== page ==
So at the IL Summit my husband Shaun talked about how he has an assignment requiring students to pull keywords out of the readings they do.  It was fascinating to hear about that because his students’ difficulties finding keywords in many ways mirrors the difficulties we see students having in the library when it comes to choosing keywords.  But because he is working from a known thing “what are the keywords that the author uses that capture the key ideas in THIS TEXT” he has an advantage we don’t – it seems like that would work way better as a first step than what we frequently have to do – “try and predict what words authors will use in this discourse that is entirely or almost entirely unfamiliar to you.”

In his presentation, Shaun mentioned that he is still working on ways to make the larger class discussion about the keywords work better, and I thought about David’s post above.  But it wasn’t until I was working at the reference desk on Saturday that it all came together in my head – collaboration, social, keywords and tagclouds.

So here’s what we did – I demonstrated Wordle because, like David, I expected that most of the class wouldn’t know what a tag was and by extension, wouldn’t know what a tag cloud was.  I wanted to get two ideas across:  the idea that the tags needed to be single words or at most two-word phrases, and the idea that the tags would display larger if they were used more often.

(I also thought that Wordle would be of interest to some of the class, that it might come in useful for its own sake in their final projects, and that some of them might find it a useful study tool).

Then we asked them to come up with 5 keywords that described their first term/ transition to college and write a reflective paragraph about that.  Once that was done, we go to do the social part.  We had them get in groups of 4-5 and create a tag cloud out of all of their keywords.   This is why it was important to me to make sure the concept of “more use = bigger text” was clear.  To do that right, they would need to talk about their keywords, what they had in common, and if they maybe chose slightly different words to get at the same concept.  These small groups also had to come to consensus on five “group” keywords.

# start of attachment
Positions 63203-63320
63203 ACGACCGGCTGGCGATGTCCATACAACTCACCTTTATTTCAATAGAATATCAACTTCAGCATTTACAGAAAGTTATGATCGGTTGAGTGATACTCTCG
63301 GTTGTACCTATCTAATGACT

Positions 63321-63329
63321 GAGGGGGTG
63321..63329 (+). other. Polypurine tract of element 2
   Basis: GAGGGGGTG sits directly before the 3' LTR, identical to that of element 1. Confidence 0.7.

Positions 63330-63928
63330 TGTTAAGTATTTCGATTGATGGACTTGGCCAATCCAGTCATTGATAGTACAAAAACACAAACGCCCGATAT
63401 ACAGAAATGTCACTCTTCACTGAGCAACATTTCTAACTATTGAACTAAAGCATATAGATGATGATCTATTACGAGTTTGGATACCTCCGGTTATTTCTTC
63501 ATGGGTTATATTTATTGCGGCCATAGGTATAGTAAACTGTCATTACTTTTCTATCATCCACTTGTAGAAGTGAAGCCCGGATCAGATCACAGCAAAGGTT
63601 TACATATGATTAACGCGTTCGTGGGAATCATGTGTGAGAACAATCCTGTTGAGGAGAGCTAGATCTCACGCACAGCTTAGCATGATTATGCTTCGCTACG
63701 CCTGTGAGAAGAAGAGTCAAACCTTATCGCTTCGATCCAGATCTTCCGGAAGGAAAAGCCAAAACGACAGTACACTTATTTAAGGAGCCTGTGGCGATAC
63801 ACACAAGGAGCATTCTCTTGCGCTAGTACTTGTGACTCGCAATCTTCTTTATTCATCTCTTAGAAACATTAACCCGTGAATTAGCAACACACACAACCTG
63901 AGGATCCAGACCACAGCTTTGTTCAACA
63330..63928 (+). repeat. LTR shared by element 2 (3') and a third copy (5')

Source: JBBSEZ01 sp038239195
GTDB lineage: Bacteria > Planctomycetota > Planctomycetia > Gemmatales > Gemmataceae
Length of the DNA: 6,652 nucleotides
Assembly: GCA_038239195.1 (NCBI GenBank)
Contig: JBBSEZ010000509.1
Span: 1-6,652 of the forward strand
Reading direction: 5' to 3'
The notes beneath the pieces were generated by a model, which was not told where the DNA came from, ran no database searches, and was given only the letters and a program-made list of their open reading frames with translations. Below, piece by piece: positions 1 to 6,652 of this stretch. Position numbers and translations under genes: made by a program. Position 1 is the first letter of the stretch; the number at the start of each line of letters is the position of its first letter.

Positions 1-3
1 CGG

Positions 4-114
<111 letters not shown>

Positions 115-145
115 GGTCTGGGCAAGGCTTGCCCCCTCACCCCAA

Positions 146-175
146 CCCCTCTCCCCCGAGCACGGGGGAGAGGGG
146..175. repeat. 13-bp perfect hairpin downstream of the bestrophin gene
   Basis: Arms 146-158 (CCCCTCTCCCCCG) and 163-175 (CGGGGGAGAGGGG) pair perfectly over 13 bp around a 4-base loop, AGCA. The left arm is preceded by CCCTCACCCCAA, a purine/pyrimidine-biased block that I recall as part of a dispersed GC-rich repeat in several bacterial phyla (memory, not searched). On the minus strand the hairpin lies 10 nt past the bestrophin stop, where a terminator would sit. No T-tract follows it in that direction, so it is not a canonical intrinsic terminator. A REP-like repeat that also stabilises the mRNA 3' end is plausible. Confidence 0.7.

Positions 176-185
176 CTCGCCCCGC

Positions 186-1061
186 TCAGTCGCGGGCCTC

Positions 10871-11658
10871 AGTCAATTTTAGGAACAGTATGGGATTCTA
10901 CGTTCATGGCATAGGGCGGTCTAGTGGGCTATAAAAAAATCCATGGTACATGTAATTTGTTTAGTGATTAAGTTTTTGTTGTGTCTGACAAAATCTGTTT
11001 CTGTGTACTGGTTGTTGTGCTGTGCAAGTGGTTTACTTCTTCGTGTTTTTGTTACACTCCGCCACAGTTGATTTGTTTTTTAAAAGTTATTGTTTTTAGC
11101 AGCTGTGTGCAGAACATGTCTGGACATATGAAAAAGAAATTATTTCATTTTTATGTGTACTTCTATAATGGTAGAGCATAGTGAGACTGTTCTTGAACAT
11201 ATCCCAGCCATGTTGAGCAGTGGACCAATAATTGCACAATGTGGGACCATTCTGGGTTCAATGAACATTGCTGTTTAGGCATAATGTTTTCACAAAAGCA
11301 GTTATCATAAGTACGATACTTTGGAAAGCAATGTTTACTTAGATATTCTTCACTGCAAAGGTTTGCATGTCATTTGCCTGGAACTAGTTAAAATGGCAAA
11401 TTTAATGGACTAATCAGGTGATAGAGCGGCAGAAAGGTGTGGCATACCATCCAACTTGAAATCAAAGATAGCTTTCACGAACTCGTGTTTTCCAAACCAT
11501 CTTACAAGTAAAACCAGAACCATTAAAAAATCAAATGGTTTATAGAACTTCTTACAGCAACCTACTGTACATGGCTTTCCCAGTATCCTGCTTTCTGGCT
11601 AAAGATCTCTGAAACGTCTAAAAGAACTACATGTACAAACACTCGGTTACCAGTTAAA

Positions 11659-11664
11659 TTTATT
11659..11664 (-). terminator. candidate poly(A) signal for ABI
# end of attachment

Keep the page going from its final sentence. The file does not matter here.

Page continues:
Looking at the group keywords after the fact, I was surprised that a lot of the groups seemed to put together their five not by choosing the five most “popular” keywords (the ones used by most people) but instead that they tried to choose one of each group members’ keywords.  I think this makes sense when the assignment is as personal as this – if they were trying to choose keywords that would reflect the meaning of another person’s text, I would expect this might be different.  In addition, some groups used keywords for their “group” keywords that didn’t appear on any of the individual lists.

ETA – we took pictures -

uengage1

Then, each group had to send one member to the chalkboard to come up with a group tagcloud, using the chalk that was available.  On one level, this would ideally take a while as the groups compared their five words and decided how best to represent them.  In practice, it didn’t work out that way, but I think that the way it did work out was better.  As it turns out, there was very little overlap in terms – in fact, there was less overlap in the group terms than there was in the individual terms in one sense.  So while there were a few terms that should probably have been bigger because lots of groups had them, there weren’t many like that.

ETA – more pictures -

uengage31